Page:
By Ross Dellenger and Pat Forde

In August 2016, after Clayton Murphy became the first American man to win an Olympic medal in the 800-meter run since 1992, he was given a hero’s welcome at his school, Akron University.

There was a press conference at the football stadium, and plans were made for a commercial shoot and other promotional ideas. Akron’s athletic department couldn’t wait to use its star cross country and track athlete for marketing purposes. At the time, George Van Horne, senior associate athletics director for development & marketing, told the Akron Beacon-Journal that Murphy’s Olympic medal was worth “100 bowl games” in terms of exposure to the school. “That’s always been a part of our problem as a university, we don’t tell our story very well,” Van Horne told the newspaper. “We’ve got 25,000 of those stories on campus and we’ve got 146,000 alumni worldwide. He’s one of the fastest men in the world, let’s use him to tell that story.”

In May, less than four years after Murphy’s medal, Akron told a very different story: It eliminated the cross country program that helped make him a rising star in American running, along with men’s golf and women’s tennis. Since then, a highly motivated Murphy has joined other Akron alums in a fundraising effort that they hope will convince school leaders to salvage the cross-country program. “Universities across the board need to take a look at these Olympic sports and see the value they can have, and not be tossed aside,” Murphy told Sports Illustrated last week. “They threw away a major part of what made myself and others go to that university.”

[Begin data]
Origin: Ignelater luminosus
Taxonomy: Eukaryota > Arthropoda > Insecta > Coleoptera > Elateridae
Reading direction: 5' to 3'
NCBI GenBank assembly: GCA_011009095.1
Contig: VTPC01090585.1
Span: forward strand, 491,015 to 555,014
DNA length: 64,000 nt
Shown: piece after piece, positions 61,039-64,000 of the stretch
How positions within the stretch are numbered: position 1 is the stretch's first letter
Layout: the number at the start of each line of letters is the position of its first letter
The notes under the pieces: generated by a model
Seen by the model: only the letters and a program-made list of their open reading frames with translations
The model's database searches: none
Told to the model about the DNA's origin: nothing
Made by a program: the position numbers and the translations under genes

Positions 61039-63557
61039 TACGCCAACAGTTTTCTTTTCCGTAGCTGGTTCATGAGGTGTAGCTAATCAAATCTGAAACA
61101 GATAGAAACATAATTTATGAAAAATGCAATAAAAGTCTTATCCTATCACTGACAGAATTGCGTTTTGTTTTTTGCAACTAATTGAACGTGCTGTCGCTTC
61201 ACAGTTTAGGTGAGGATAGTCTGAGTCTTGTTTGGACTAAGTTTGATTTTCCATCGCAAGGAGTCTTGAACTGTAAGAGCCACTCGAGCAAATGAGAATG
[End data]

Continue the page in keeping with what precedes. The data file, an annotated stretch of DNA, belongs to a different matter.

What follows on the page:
Sports Illustrated Daily Cover: Rough Cuts

As universities scramble to cover virus-related financial hardships, they’re sacrificing a piece of unique fabric in the American quilt: Olympic sports. In Division I alone, 30 athletic teams have been eliminated in eight weeks. Four schools have cut at least three sports and a fifth, Brown, discontinued a whopping eight athletic programs. According to one site tracking the cuts, more than 80 programs have been eliminated across all levels.

Read more on SI.com

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